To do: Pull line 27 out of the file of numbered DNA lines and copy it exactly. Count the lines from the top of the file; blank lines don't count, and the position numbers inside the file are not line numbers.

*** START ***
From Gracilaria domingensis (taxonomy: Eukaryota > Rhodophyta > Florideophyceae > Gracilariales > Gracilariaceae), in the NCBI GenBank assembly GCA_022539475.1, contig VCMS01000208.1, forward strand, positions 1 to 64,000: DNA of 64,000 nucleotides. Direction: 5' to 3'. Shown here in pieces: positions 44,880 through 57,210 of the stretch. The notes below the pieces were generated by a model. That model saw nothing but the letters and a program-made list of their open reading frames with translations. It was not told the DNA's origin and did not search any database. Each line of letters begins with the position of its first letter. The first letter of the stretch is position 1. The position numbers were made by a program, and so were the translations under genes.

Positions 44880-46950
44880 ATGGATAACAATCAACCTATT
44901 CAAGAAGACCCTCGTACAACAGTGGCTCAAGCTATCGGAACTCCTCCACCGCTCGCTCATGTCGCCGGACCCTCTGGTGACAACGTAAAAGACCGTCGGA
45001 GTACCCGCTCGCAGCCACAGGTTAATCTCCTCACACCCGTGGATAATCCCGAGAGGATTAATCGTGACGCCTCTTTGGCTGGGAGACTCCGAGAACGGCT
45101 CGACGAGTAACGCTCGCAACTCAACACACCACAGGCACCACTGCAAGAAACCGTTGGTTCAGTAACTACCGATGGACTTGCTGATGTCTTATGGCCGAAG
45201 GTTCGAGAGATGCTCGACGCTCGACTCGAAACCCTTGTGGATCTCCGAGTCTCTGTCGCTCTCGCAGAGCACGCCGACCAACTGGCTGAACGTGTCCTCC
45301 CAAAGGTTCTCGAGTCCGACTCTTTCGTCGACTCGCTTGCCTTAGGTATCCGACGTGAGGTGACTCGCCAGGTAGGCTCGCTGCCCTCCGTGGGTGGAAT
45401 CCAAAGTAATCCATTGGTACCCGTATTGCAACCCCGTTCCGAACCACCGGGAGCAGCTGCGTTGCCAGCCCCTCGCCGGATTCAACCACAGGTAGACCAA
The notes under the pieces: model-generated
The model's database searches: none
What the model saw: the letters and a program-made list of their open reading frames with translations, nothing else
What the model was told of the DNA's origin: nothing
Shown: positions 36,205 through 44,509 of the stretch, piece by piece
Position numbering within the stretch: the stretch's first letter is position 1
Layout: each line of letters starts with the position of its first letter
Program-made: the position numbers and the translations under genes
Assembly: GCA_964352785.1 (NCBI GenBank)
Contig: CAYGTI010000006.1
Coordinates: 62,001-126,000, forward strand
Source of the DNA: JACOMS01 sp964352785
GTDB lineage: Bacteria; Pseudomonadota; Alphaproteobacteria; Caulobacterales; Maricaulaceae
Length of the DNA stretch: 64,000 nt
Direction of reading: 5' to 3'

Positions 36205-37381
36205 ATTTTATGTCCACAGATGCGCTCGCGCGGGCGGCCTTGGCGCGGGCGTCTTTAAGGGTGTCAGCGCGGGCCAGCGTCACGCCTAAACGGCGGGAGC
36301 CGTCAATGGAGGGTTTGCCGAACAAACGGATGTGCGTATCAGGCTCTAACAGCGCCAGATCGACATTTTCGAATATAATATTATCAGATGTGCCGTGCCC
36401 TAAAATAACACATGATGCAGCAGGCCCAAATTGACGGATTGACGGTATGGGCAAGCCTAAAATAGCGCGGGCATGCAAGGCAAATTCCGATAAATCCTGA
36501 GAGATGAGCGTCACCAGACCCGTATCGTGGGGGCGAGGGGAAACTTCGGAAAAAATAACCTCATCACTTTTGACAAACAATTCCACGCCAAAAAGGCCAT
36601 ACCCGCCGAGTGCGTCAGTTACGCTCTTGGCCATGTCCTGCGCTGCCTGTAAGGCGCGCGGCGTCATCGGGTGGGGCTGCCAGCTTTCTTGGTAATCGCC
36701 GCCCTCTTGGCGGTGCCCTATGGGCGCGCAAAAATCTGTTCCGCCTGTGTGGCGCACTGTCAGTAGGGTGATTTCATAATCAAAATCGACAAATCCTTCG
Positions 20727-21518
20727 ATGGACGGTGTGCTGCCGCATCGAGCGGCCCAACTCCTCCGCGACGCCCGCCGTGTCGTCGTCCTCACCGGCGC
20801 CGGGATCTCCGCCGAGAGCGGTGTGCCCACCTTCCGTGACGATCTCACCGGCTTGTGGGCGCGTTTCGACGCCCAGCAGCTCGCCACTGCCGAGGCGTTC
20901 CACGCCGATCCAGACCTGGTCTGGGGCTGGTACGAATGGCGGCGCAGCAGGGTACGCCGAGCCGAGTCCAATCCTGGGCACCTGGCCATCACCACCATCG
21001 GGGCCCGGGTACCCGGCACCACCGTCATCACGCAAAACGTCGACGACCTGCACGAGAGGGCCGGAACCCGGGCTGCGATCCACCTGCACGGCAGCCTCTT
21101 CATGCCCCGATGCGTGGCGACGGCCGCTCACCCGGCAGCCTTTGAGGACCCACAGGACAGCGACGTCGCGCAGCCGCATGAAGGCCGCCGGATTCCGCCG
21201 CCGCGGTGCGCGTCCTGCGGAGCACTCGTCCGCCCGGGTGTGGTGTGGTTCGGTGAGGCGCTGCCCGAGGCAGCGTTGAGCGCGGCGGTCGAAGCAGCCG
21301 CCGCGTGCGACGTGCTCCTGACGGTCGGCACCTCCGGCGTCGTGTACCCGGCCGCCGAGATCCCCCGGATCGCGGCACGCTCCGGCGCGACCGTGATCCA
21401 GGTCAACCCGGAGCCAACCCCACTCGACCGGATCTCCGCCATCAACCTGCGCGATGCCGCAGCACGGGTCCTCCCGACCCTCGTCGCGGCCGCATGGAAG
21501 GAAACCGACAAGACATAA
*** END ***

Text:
36301 CGTCAATGGAGGGTTTGCCGAACAAACGGATGTGCGTATCAGGCTCTAACAGCGCCAGATCGACATTTTCGAATATAATATTATCAGATGTGCCGTGCCC